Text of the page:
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Stretching Vs. Mobilizing: Do You Know The Difference?

| October 28, 2015

Pencils Down! How Much do you Know about Stretching?

In the past, you may have complained of back pain and heard the tried and true saying “stretch it out.” This leads you to bending and straightening joints in an effort to pin point the tight muscles that need to be pulled and manipulated in order to “stretch” them and make them longer. Flash forward to today, this tried and true method is not a relevant model of how our soft tissue really works. In fact  it can be counterproductive to recovery and can even decrease athletic performance.


Let us offer some basic anatomical information. Simply put, our limbs are made of bones, which connect and form joints. These joints are surrounded by a balloon-like capsule and thick, supporting ligaments that restrict certain motions. Contractile muscles, anchored to bones at both ends by tough, dense tendons, allow our joints to move. Finally, supportive connective tissue, called fascia, is woven through our muscles and beneath the skin that attach, stabilize, enclose, and separate muscles and other internal organs.

Using this information we are able to better understand what stretching accomplishes. The act of stretching is getting into a position when the targeted muscle and its adjoining tendon are at their longest tolerable length. Once this position is attained, you hold and try to sink further into the tension anytime between 30 seconds and two minutes.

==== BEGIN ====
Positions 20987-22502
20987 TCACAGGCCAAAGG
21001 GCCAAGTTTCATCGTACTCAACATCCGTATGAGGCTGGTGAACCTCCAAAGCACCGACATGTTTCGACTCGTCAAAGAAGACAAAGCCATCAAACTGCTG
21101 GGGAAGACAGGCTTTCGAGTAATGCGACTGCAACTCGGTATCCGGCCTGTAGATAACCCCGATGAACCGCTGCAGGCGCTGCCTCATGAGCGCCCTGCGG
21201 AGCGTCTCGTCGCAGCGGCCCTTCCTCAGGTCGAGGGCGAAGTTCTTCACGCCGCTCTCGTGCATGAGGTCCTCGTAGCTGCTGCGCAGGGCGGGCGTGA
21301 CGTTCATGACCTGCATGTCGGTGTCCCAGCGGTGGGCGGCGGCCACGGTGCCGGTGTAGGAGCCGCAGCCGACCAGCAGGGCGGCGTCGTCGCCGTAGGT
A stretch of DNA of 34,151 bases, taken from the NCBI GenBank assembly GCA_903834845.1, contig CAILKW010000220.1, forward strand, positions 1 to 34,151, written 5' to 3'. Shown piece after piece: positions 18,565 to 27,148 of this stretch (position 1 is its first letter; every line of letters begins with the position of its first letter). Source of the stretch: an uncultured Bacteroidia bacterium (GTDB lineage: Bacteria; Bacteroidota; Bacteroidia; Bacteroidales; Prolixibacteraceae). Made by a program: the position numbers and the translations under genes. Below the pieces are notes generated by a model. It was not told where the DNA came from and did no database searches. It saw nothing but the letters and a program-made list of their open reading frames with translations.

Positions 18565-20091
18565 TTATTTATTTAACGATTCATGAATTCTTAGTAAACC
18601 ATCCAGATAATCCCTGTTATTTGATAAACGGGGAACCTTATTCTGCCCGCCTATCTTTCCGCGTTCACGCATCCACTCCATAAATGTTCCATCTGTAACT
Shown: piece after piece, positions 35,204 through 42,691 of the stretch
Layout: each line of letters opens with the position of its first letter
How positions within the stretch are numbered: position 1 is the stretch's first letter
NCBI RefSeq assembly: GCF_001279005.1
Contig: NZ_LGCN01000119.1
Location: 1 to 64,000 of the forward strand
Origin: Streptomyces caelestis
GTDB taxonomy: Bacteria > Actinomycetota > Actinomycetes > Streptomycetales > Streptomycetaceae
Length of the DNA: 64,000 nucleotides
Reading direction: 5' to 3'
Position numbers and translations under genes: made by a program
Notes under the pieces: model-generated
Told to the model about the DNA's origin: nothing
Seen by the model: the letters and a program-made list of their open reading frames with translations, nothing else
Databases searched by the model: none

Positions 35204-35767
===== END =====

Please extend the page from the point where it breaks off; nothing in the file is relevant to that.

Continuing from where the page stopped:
1.    Stretching a muscle changes the mechanical advantage of that muscle. Mechanical advantage can be seen as using a lever to move an object. When using a lever, it’s best to have the pivot point as close to the object as possible to effectively move said object without exerting a lot of force. Stretching a muscle is akin to move the pivot point further from the object making it more difficult to move and requiring a lot more force.
2.     Joints are comprised of more than just muscle and tendon, as mentioned above. Fascia plays an important role in muscle rigidity and extensibility and is nearly impossible to “stretch.” A recent study showed that around 1,000 pounds of force are needed to stretch fascia by only 1% length (Chaudhry H, Schleip R, Ji Z, Bukiet B, Maney M, and Findley T, 2008).
3.    Stretching a troubled muscle is still ignoring the other pieces involved in movement including the joint capsule, fascia, contractile muscles, etc. These elements are either difficult to stretch (see fascia above) or impossible to stretch.


Mobility is the measure of a joint’s ability to move which is dependent on muscle extensibility, sequencing of muscle activation, joint capsule restriction, and fascial restrictions. Thus, mobilizing is the act of trying to change mobility. Mobilizing techniques include training neuromuscular control, or establishing proper sequence of nerve firing that activates our muscles. This works by stabilizing one joint while moving another. Other techniques are myofascial mobilization/manipulation (e.g. foam rolling) and joint capsule mobilizations.


1. Chaudhry H, Schleip R, Ji Z, Bukiet B, Maney M, Findley T. Three-dimensional mathematical model for deformation of human fasciae in manual therapy. J Am Osteopath Assoc. 2008 Aug;108(8):379-90.

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